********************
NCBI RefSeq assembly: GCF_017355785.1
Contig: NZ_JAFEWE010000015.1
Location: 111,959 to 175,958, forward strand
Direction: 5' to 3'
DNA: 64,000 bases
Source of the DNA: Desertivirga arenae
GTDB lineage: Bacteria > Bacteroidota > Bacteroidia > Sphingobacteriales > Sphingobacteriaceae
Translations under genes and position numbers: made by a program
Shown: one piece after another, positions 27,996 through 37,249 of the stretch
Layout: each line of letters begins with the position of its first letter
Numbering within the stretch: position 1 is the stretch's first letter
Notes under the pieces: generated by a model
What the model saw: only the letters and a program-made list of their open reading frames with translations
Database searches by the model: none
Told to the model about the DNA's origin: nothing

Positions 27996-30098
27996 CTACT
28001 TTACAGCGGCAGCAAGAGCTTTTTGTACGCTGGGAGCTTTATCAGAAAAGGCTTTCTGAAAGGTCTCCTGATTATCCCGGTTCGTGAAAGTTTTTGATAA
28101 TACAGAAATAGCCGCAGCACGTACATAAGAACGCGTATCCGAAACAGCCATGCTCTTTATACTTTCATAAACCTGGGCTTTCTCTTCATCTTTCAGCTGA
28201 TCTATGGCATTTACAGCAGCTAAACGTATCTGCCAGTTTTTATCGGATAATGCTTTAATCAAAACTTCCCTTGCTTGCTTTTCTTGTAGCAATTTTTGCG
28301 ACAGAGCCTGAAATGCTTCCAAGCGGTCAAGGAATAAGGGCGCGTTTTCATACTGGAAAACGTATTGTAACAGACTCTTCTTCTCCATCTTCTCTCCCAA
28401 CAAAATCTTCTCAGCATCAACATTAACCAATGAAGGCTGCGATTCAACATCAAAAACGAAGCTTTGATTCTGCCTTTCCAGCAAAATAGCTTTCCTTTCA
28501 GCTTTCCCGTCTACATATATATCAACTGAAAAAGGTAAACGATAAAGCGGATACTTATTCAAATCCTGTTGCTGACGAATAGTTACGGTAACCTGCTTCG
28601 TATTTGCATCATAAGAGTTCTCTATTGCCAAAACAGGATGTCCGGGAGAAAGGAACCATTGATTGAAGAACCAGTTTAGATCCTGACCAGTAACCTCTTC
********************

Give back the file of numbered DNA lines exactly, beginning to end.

NCBI RefSeq assembly: GCF_017355785.1
Contig: NZ_JAFEWE010000015.1
Location: 111,959 to 175,958, forward strand
Direction: 5' to 3'
DNA: 64,000 bases
Source of the DNA: Desertivirga arenae
GTDB lineage: Bacteria > Bacteroidota > Bacteroidia > Sphingobacteriales > Sphingobacteriaceae
Translations under genes and position numbers: made by a program
Shown: one piece after another, positions 27,996 through 37,249 of the stretch
Layout: each line of letters begins with the position of its first letter
Numbering within the stretch: position 1 is the stretch's first letter
Notes under the pieces: generated by a model
What the model saw: only the letters and a program-made list of their open reading frames with translations
Database searches by the model: none
Told to the model about the DNA's origin: nothing

Positions 27996-30098
27996 CTACT
28001 TTACAGCGGCAGCAAGAGCTTTTTGTACGCTGGGAGCTTTATCAGAAAAGGCTTTCTGAAAGGTCTCCTGATTATCCCGGTTCGTGAAAGTTTTTGATAA
28101 TACAGAAATAGCCGCAGCACGTACATAAGAACGCGTATCCGAAACAGCCATGCTCTTTATACTTTCATAAACCTGGGCTTTCTCTTCATCTTTCAGCTGA
28201 TCTATGGCATTTACAGCAGCTAAACGTATCTGCCAGTTTTTATCGGATAATGCTTTAATCAAAACTTCCCTTGCTTGCTTTTCTTGTAGCAATTTTTGCG
28301 ACAGAGCCTGAAATGCTTCCAAGCGGTCAAGGAATAAGGGCGCGTTTTCATACTGGAAAACGTATTGTAACAGACTCTTCTTCTCCATCTTCTCTCCCAA
28401 CAAAATCTTCTCAGCATCAACATTAACCAATGAAGGCTGCGATTCAACATCAAAAACGAAGCTTTGATTCTGCCTTTCCAGCAAAATAGCTTTCCTTTCA
28501 GCTTTCCCGTCTACATATATATCAACTGAAAAAGGTAAACGATAAAGCGGATACTTATTCAAATCCTGTTGCTGACGAATAGTTACGGTAACCTGCTTCG
28601 TATTTGCATCATAAGAGTTCTCTATTGCCAAAACAGGATGTCCGGGAGAAAGGAACCATTGATTGAAGAACCAGTTTAGATCCTGACCAGTAACCTCTTC